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Raspbery, Open and read my txt file stored in /boot from C.

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luiHS:
 
Hello.
Is there an easy way to open and read a text file stored in Raspeberry's /boot, from a C program?

I need to have a text file in /boot for my C program to read, and based on a parameter run some routines or others.

The problem is that creating the text file in /boot does not allow me to change the owner from root to pi, nor does it allow me to read the file from my C program.

guenthert:

--- Quote from: luiHS on June 08, 2021, 05:15:58 pm ---
Hello.
Is there an easy way to open and read a text file stored in Raspeberry's /boot, from a C program?

I need to have a text file in /boot for my C program to read, and based on a parameter run some routines or others.

The problem is that creating the text file in /boot does not allow me to change the owner from root to pi, nor does it allow me to read the file from my C program.

--- End quote ---
    For a file to be read in *nix it needs to be readable by the user (euid) of the process attempting the read.  The owner of the file is relevant only in as much file permissions apply.  Make the file readable by everyone ("others" or "all") e.g. by executing `chmod a+r /boot/file_of_interest.txt` with superuser privileges (e.g. by prefixing aforementioned command with `sudo `).

dave j:
/boot is the mount point for the boot partition, which is formatted as FAT32. It needs to be FAT32 because that is the only filesystem that the Pi's boot mechanism supports. FAT filesystems don't support Unix style permissions so everything on the partition is assumed to have the permissions given to the mount point.

You won't be able to write a file to the partition unless you're root but you should be able to read as any user. (I've just tried creating a text file in /boot as root and reading it as user pi on one of my Pis and it worked.)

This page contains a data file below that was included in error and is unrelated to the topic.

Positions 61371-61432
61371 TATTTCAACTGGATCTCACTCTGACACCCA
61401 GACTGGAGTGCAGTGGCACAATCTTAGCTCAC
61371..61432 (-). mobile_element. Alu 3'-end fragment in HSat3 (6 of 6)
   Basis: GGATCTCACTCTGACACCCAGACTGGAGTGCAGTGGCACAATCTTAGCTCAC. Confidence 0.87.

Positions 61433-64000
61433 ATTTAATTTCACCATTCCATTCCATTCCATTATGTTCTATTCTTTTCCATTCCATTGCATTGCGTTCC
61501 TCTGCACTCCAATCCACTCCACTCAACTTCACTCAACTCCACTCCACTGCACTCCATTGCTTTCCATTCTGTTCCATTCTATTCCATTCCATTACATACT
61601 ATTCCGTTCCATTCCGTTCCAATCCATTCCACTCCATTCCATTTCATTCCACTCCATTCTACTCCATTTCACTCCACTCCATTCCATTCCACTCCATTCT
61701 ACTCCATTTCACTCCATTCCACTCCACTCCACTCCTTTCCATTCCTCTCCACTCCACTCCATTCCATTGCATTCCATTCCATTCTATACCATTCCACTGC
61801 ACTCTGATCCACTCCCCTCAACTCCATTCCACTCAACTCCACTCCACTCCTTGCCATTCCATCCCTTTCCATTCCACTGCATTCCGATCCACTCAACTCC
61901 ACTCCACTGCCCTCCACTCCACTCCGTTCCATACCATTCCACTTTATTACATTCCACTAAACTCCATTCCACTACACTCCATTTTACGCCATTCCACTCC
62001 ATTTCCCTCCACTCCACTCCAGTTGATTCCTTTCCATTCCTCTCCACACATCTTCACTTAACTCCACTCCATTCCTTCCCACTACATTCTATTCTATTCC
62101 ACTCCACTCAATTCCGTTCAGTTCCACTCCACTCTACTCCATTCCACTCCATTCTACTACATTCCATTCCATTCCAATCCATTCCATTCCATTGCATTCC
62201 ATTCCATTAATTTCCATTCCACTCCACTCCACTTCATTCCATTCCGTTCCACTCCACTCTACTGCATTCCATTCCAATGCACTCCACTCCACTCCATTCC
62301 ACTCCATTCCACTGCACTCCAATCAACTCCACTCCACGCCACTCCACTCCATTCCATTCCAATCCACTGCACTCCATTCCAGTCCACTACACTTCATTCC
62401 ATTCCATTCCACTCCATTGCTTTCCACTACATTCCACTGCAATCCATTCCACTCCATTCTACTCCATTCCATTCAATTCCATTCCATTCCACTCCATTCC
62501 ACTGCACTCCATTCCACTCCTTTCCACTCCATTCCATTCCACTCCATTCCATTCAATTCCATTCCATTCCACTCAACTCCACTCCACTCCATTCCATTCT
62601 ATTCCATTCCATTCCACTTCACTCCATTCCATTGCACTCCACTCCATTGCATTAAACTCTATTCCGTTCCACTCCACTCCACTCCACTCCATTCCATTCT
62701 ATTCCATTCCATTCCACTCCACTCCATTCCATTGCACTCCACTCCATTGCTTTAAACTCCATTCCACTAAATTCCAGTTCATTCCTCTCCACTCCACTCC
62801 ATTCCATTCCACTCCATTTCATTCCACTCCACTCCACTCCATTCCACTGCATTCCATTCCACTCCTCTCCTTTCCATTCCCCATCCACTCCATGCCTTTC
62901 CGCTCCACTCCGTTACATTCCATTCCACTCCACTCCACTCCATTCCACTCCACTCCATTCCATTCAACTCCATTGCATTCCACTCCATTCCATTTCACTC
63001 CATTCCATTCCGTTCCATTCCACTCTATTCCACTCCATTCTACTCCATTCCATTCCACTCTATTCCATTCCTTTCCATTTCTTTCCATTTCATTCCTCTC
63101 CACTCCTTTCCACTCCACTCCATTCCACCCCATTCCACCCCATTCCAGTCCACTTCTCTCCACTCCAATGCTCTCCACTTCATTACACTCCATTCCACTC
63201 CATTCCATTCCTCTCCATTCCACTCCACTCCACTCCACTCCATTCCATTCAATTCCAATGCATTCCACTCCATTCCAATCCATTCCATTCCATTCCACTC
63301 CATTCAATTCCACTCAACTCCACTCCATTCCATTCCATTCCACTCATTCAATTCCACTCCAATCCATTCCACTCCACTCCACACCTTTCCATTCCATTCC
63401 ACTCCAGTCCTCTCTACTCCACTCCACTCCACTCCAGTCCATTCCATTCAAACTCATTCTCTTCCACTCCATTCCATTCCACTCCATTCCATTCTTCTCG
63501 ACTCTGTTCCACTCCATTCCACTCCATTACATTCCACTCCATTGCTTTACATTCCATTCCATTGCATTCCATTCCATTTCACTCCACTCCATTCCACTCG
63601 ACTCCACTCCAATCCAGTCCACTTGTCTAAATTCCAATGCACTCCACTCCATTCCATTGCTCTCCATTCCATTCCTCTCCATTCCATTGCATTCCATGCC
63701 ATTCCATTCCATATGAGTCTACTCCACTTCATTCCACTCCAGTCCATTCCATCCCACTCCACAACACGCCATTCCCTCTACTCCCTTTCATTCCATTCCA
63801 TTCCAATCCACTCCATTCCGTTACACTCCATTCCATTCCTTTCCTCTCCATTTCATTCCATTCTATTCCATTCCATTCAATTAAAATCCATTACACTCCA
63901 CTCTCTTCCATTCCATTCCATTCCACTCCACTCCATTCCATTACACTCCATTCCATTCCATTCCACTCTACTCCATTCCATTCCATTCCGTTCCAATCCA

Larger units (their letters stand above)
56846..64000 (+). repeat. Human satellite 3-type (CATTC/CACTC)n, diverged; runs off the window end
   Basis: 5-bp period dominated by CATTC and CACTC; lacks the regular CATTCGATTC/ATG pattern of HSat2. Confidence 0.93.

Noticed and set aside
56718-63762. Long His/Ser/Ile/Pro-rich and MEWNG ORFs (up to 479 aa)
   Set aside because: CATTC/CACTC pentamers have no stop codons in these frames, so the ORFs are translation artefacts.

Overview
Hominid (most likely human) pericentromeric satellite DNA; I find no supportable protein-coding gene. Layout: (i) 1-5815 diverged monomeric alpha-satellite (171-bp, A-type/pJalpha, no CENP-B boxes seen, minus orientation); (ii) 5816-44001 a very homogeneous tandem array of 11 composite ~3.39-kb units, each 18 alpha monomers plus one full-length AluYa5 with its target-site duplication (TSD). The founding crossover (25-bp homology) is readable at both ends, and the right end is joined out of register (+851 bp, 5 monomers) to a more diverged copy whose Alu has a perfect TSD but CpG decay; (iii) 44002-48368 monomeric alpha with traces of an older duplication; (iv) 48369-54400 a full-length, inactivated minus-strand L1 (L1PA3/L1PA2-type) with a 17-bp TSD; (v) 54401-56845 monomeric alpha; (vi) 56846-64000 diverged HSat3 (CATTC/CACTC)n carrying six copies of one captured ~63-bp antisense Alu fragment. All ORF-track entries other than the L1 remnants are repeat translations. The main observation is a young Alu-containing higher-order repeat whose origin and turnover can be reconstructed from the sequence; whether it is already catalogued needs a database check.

janoc:

--- Quote from: luiHS on June 08, 2021, 05:15:58 pm ---The problem is that creating the text file in /boot does not allow me to change the owner from root to pi, nor does it allow me to read the file from my C program.

--- End quote ---

You need to mount the VFAT partition with correct options. Open the /etc/fstab file in an editor and check the line:


--- Code: ---/dev/mmcXXX /boot  vfat  defaults 0 2
--- End code ---

What you need to do is to change that line to something like:


--- Code: ---/dev/mmcXXX /boot  vfat  defaults,umask=000 0 2
--- End code ---

Then save it and reboot.

That will allow anyone to open and write files on that partition. And no, you can't change owner of an individual file, FAT doesn't have a concept of file owners. You can only remap the files to appear with a different owner, e.g. using the uid and gid options in /etc/fstab.

E.g. the following will make all files on that filesystem appear as being owned by the user with the UID 1000 (which should be the user 'pi' on Raspbian).

--- Code: ---/dev/mmcXXX /boot  vfat  defaults,uid=1000 0 2
--- End code ---

You can find the user IDs in /etc/passwd or by typing:

--- Code: ---id username
--- End code ---
(replace "username" with the user you want to check)


guenthert:
   For just reading the file as non-privileged user the mount options don't need to be changed (and allowing non-privileged users to modify files under /boot is, er, not generally advisable).  Defaults for VFAT imply that files are created 0755, i.e. readable by all (among other things).  So, what exactly is the problem?

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